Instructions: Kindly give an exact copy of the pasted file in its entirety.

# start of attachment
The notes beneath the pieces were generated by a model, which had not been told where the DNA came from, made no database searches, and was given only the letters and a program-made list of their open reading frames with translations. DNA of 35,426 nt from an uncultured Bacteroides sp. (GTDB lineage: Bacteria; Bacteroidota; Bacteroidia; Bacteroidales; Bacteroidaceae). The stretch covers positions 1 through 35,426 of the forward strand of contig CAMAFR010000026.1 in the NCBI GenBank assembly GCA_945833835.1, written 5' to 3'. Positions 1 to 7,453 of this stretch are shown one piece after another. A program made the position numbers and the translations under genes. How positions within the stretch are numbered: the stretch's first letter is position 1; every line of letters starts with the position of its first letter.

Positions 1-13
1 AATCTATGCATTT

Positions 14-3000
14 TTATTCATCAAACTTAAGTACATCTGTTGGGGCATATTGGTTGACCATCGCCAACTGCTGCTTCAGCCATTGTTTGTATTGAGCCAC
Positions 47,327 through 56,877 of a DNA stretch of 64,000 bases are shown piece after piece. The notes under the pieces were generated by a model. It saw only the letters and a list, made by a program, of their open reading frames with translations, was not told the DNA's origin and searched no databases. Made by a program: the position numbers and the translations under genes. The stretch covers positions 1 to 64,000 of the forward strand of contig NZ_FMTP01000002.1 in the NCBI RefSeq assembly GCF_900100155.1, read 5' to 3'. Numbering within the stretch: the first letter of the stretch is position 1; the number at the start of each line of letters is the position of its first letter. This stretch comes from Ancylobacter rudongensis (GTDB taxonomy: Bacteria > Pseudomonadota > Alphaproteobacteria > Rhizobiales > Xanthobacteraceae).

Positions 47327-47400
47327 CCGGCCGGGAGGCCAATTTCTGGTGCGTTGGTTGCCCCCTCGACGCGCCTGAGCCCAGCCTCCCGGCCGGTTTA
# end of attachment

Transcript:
The notes beneath the pieces were generated by a model, which had not been told where the DNA came from, made no database searches, and was given only the letters and a program-made list of their open reading frames with translations. DNA of 35,426 nt from an uncultured Bacteroides sp. (GTDB lineage: Bacteria; Bacteroidota; Bacteroidia; Bacteroidales; Bacteroidaceae). The stretch covers positions 1 through 35,426 of the forward strand of contig CAMAFR010000026.1 in the NCBI GenBank assembly GCA_945833835.1, written 5' to 3'. Positions 1 to 7,453 of this stretch are shown one piece after another. A program made the position numbers and the translations under genes. How positions within the stretch are numbered: the stretch's first letter is position 1; every line of letters starts with the position of its first letter.

Positions 1-13
1 AATCTATGCATTT

Positions 14-3000
14 TTATTCATCAAACTTAAGTACATCTGTTGGGGCATATTGGTTGACCATCGCCAACTGCTGCTTCAGCCATTGTTTGTATTGAGCCAC
Positions 47,327 through 56,877 of a DNA stretch of 64,000 bases are shown piece after piece. The notes under the pieces were generated by a model. It saw only the letters and a list, made by a program, of their open reading frames with translations, was not told the DNA's origin and searched no databases. Made by a program: the position numbers and the translations under genes. The stretch covers positions 1 to 64,000 of the forward strand of contig NZ_FMTP01000002.1 in the NCBI RefSeq assembly GCF_900100155.1, read 5' to 3'. Numbering within the stretch: the first letter of the stretch is position 1; the number at the start of each line of letters is the position of its first letter. This stretch comes from Ancylobacter rudongensis (GTDB taxonomy: Bacteria > Pseudomonadota > Alphaproteobacteria > Rhizobiales > Xanthobacteraceae).

Positions 47327-47400
47327 CCGGCCGGGAGGCCAATTTCTGGTGCGTTGGTTGCCCCCTCGACGCGCCTGAGCCCAGCCTCCCGGCCGGTTTA